Battery life! Doctors develop new egg-regeneration IVF treatment
Britain could become the first country to road-test a new IVF treatment which allows older women to have a greater chance of becoming pregnant by replacing the ‘batteries’ in their egg cells to make them ‘young’ again.
Doctors have applied to the Human Fertilisation and Embryology Authority (HEFA) to secure a trial which could start next year, offering 20 women access to the treatment.
Egg cells put a time limit on female fertility because, unlike male sperm cells, they age with the body.
The new treatment allows eggs to become regenerated by substituting mitochondrial DNA and refreshing the cells’ ‘power packs’.
By harvesting the mitochondrial DNA from an ‘egg precursor’ cell, the DNA from an egg cell can be rejuvenated, making the woman more likely to conceive a baby.
The technique has been developed in the US by the Ova Science lab, but because the US Food and Drug administration have yet to approve the treatment, Britain could be the first country to put it into practice.
Speaking to the Independent, Professor Simon Fishel from Care Fertility called the discovery a “potential paradigm shift.”
“There is a body of scientific evidence suggesting that the mitochondria of eggs from some patients previously shown to have poor-quality embryos after IVF is part of the problem in getting viable embryos for such patients,” he said.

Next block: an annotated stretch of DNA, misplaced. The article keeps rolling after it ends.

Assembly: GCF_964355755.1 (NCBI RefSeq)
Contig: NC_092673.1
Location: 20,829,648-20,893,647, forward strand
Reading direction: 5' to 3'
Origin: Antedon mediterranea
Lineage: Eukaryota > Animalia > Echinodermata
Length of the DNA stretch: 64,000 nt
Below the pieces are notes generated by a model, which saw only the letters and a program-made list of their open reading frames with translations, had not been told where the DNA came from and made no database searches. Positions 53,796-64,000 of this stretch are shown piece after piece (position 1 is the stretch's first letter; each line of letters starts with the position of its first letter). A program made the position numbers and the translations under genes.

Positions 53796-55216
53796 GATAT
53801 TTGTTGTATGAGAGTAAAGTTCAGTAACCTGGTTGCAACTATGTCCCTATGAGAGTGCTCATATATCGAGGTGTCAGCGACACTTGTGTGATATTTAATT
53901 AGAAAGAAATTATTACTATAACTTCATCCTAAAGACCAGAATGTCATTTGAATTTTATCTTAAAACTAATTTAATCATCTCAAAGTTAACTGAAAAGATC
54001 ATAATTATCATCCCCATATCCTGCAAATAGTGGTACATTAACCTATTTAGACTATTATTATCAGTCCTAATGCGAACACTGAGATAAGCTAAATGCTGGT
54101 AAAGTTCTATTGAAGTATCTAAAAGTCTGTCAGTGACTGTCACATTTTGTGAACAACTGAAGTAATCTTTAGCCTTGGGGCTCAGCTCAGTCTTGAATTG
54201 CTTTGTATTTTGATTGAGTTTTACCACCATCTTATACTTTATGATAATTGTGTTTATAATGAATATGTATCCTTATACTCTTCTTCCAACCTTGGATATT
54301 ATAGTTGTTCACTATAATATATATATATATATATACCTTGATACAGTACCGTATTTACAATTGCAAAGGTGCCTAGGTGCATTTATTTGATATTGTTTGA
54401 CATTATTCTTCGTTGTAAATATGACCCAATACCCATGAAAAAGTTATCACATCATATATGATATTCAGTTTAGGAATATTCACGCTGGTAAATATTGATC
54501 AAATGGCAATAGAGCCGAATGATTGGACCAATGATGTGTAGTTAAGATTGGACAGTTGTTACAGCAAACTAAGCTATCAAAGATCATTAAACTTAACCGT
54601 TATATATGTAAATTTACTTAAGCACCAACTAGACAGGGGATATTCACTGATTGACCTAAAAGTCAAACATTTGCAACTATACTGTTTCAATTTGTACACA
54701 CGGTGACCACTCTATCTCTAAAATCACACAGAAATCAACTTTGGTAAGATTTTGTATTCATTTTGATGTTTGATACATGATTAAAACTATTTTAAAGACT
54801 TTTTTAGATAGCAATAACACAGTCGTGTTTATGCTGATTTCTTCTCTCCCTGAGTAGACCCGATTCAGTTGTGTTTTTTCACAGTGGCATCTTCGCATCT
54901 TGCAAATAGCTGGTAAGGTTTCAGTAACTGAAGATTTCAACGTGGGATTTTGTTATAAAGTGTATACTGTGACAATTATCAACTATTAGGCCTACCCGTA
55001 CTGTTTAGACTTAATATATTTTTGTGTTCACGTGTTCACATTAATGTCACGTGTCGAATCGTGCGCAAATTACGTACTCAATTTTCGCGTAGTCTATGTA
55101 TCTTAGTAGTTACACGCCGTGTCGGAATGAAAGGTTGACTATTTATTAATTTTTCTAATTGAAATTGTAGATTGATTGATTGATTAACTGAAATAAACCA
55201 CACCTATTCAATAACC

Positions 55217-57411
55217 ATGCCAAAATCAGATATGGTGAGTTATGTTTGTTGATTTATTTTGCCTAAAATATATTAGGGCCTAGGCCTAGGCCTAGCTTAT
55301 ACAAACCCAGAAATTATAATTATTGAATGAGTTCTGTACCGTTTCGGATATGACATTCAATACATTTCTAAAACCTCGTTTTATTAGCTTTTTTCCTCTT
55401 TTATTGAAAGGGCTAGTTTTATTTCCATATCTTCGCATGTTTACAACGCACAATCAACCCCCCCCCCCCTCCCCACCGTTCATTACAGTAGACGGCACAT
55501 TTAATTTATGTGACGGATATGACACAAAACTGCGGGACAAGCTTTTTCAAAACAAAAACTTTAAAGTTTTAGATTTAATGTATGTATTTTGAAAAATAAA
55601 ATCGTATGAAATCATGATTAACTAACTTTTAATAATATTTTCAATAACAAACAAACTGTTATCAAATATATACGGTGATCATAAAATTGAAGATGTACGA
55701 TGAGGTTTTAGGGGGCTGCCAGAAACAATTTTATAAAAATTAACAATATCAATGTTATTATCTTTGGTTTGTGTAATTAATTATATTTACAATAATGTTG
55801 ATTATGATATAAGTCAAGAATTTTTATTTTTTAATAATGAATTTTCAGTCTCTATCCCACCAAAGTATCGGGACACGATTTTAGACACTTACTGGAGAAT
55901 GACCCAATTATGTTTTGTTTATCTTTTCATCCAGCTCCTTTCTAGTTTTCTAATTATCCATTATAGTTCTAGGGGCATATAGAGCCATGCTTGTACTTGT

“Some studies have shown that egg precursor cells can be harvested for their mitochondria, and if obtained they are healthy mitochondria, in contrast to the problematic eggs. Previous studies have shown that donor mitochondria in such cases give better quality and therefore more viable embryos.
“It may provide new, revolutionary options for women to have their own genetic child. It’s a potential paradigm shift. But we have to get to the point where it does work to make it a more cost-effective solution.”
However, the treatment was received with skepticism by some scientists. Professor Robin Lovell-Badge, from the Francis Crick institute said the findings were “difficult to believe.”
“There is lots of evidence to suggest there are no germline stem cells remaining in the ovaries of mice, certainly from a week after birth. There is certainly no good evidence in any animal model that there are germline stem cells that give rise to oocytes.
“It all seems rather remarkable; a lot of people are skeptical. The HFEA may have a problem if there is not a robust scientific basis for the proposal. OvaScience are charging a lot of money to do it and there is not much evidence that it does anything. They may have some information claiming to show that it does, but I’ve not seen this,” he said.